Everywhere you drive these days are signs to “come get your flu shots.” But what we need is a handy inoculation for our planet against climate change-creating carbon emissions.

The news reports that the Intergovernmental Panel on Climate Change finds that one of the many health effects of climate change on humans will be an increase in infectious disease. Already in Maine, we notice warming temperatures have brought us Lyme-disease-bearing ticks moving in from the south.

And we know that carbon and other pollutants that flow to Maine from power plants to the south and west of us contribute to Maine’s first-in-the-nation levels of asthma. Add to this the recent news that 2014 was the warmest in our recorded history!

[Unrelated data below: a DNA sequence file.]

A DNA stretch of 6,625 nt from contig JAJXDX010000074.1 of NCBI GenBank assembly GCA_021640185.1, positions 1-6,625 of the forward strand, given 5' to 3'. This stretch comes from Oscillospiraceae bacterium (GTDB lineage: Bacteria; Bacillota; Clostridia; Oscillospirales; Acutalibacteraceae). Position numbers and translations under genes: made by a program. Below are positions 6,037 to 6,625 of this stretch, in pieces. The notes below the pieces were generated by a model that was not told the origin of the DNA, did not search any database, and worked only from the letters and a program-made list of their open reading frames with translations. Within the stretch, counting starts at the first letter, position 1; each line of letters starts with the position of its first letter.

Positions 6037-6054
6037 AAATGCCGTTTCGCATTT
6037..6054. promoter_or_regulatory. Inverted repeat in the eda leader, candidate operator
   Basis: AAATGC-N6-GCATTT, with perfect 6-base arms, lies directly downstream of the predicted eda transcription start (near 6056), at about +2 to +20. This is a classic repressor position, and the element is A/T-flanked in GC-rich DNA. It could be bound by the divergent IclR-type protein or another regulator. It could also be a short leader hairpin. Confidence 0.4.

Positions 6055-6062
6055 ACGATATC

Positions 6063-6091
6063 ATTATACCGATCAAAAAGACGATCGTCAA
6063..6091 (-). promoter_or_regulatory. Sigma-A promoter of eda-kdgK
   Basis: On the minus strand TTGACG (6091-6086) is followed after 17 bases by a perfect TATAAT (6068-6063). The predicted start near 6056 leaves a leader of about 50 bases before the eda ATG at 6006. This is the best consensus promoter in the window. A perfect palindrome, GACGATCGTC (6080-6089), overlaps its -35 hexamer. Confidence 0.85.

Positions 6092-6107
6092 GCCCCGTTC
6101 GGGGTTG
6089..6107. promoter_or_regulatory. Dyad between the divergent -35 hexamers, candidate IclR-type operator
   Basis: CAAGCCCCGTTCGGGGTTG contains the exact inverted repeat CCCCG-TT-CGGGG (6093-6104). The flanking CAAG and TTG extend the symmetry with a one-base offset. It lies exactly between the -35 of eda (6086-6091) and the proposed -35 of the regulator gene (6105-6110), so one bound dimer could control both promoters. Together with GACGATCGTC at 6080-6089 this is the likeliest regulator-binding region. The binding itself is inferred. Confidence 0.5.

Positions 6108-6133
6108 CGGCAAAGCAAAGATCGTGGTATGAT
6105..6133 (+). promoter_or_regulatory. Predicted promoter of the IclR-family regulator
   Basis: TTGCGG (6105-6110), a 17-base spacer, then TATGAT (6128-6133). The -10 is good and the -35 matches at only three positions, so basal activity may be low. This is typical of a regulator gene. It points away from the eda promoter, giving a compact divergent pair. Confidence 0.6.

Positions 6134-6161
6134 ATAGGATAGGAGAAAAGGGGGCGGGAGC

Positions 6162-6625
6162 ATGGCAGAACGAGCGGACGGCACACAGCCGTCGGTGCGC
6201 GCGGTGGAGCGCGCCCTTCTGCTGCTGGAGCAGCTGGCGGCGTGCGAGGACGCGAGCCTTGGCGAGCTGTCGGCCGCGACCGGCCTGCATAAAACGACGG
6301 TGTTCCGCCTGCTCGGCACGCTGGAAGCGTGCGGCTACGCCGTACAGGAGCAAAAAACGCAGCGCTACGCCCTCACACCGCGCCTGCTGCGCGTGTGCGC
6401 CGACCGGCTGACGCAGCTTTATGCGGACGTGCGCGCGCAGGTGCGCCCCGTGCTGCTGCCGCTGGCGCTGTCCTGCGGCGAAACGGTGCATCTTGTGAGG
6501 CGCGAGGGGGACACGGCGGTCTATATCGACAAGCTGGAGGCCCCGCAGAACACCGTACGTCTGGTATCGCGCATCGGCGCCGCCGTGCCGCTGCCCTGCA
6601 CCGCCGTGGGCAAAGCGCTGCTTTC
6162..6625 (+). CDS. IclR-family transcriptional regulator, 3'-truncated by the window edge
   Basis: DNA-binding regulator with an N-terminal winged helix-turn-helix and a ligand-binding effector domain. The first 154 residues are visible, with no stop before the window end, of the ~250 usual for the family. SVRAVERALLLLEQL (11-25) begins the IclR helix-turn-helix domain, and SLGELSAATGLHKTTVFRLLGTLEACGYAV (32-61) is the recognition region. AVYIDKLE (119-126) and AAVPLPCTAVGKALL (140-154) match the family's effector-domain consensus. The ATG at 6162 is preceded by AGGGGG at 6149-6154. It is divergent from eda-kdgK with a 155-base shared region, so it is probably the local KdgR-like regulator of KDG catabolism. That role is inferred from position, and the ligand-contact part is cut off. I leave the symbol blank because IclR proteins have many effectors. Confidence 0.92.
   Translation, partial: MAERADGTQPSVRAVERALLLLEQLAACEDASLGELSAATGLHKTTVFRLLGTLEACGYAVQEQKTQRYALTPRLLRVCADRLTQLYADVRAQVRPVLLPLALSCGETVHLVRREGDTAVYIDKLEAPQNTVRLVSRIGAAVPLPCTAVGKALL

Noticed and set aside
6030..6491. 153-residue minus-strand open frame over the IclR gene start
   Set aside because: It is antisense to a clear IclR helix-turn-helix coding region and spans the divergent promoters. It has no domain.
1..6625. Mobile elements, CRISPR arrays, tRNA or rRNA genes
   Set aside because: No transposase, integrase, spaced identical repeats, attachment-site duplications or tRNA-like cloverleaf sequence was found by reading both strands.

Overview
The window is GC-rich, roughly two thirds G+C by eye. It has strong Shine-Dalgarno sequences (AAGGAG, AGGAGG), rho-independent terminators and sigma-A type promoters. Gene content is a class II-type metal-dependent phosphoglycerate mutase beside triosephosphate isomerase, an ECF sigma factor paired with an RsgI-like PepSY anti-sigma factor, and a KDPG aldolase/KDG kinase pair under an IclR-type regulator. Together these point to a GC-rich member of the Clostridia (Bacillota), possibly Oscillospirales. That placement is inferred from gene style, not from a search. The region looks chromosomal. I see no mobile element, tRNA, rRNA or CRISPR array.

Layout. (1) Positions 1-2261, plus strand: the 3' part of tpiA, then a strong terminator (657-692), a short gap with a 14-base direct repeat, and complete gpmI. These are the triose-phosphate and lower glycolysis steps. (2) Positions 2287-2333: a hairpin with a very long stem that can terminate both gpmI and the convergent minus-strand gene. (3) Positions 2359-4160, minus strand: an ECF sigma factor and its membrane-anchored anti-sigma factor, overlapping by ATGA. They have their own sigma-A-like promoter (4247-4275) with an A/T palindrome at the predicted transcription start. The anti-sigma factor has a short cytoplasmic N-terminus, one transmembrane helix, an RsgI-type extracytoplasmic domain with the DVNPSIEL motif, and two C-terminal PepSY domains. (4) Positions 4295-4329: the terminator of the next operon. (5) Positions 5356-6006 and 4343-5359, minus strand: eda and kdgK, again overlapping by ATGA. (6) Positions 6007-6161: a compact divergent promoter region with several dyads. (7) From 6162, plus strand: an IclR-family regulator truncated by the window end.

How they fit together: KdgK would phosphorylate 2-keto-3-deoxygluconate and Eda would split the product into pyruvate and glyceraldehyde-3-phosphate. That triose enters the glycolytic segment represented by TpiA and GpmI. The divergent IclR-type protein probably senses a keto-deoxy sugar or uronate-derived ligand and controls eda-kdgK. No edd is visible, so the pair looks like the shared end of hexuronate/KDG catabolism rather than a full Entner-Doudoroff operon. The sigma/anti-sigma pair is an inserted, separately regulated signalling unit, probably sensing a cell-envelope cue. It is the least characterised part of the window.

Fortunately, the Environmental Protection Agency’s new Clean Power Plan offers common-sense limits on dangerous carbon pollution from power plants that can prevent up to 150,000 asthma attacks and 6,600 premature deaths annually by 2030.

Maine is already a partner in the Regional Greenhouse Gas Initiative, which has been reducing carbon pollution from power plants for the last seven years. Like the RGGI, the new EPA plan uses a market-based approach to spur investment in energy efficiency and clean energy.

From extreme weather and warming seasons to respiratory disease, climate change is costly and bad for our health. Our leaders must act before it’s too late – and the EPA’s Clean Power Plan is our best, biggest step forward yet.

Fortunately, both of our senators get it, and Sen. Susan Collins recently voted, contrary to her party’s majority, that climate change is a substantial threat. We should thank them both for their leadership and ask them to continue to support further reductions in carbon emissions.

Tony Owens, M.D.

Cape Elizabeth